Three times I’ve had my life saved – by a Welshman, an Irishman and a Japanese man. Once when I was working in Yarn Drift, Blaenavon, I was climbing across a loaded conveyor when somebody started the belt and my head got jammed between a big lump of coal and the roof. I thought my time was up until somebody spotted my lamp and stopped it just in time. They had to break the coal lump to get my head free.

Another time I was working nights at Blidworth Pit and my foot got caught and I was being pulled into the conveyor transmission. The belt was travelling at about 4mph and there were steel joints every so often on it. An Irishman heard me shout and had the sense to grab a steel prop and jam it into the roof and the conveyor to stall it. Luckily I wasn’t badly hurt and carried on with the job.

In July 1947 I went out to Canada. I got a job as a logger up the coast – it was dangerous work. I worked with German, Swedish and Ukrainian nationals. One time I was timber felling alone in Eastern Ontario. The snow was 4ft deep and it was cold, in the dead of winter. Somehow I got a tree across both thighs and was pinned down and freezing. I was helpless. I had been there an hour or two when a Japanese fellow came down the trail and managed to save me. I’ve missed death by inches time and time again. I even had two attempts on my life – once in England and once in Canada. In 1955 I left Canada and came back to England; I’d had enough of frost and snow.

I bought a cottage in Worcestershire. I had plenty of money saved as I never drank or smoked. I went timbering. They’d just opened the Sudbrook pulp mill outside Chepstow and I got a contract with them to supply hardwood. I helped to cut the first 500 cord of birch ever put through to see if it would pulp to make a super map paper. It was the first mill to manufacture hardwood. Turned out such a good paper before long there were six across the world in production. I had the rigging, plenty of experience and had bought my own 7-ton Bedford lorry. I had the first Dolmar chainsaw ever to come into this country. I had to wait three months for it to come off the production line. I got the hardwood from local estates, paid them £1 a ton standing and cleared it. The best pulp would fetch £5 a ton at the mill so I had £4 to produce it and deliver it to the mill – it was hard work.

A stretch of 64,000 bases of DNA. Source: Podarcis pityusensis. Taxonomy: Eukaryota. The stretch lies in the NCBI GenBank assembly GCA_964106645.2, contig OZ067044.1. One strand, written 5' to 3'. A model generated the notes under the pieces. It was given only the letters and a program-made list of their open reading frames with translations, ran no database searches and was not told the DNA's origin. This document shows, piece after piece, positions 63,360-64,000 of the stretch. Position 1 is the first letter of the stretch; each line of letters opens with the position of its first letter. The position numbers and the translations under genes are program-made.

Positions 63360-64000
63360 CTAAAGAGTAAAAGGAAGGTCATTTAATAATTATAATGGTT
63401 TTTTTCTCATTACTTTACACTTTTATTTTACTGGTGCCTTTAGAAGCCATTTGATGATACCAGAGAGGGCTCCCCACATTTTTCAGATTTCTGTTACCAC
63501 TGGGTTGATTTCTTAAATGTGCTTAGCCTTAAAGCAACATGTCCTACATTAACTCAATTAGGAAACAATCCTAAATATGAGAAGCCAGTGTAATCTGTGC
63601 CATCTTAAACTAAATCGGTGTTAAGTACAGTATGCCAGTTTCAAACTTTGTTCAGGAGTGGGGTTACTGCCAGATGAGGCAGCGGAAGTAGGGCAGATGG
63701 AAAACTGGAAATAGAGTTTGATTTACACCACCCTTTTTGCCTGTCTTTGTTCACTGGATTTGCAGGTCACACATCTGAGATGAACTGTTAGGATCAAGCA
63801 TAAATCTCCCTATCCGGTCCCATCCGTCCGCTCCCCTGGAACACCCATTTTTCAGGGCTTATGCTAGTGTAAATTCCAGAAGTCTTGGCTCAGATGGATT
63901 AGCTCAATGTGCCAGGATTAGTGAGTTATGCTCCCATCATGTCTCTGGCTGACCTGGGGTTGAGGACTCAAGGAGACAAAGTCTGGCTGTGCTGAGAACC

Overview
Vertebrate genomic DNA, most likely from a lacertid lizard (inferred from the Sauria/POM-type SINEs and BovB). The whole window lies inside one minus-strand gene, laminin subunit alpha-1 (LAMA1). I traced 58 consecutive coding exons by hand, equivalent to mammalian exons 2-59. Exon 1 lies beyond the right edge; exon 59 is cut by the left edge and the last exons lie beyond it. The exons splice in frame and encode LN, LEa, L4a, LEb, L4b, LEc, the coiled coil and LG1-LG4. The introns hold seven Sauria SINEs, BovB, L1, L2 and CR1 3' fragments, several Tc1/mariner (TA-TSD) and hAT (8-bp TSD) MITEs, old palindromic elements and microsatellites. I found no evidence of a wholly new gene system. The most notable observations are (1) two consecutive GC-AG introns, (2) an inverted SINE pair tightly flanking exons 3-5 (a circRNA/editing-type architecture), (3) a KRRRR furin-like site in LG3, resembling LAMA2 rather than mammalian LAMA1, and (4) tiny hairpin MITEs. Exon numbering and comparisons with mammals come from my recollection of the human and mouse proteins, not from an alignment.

In 1961 I sold the cottage and went down to New Zealand but came back to England in the hard winter of 1963. It was like walking into a refrigerator, nine weeks of frost that started at Christmas right through to March. I went to Cheltenham – mother had a place there. The only job I could get was with Elliot Brothers who supplied fuel in the areas – they had 36 lorries. They were only too pleased to see me wanting a job shovelling coal off the back of lorries. As the weather got better I went cutting down orchards for Alfred Robertson Company – I had plenty of timber work for a couple of years.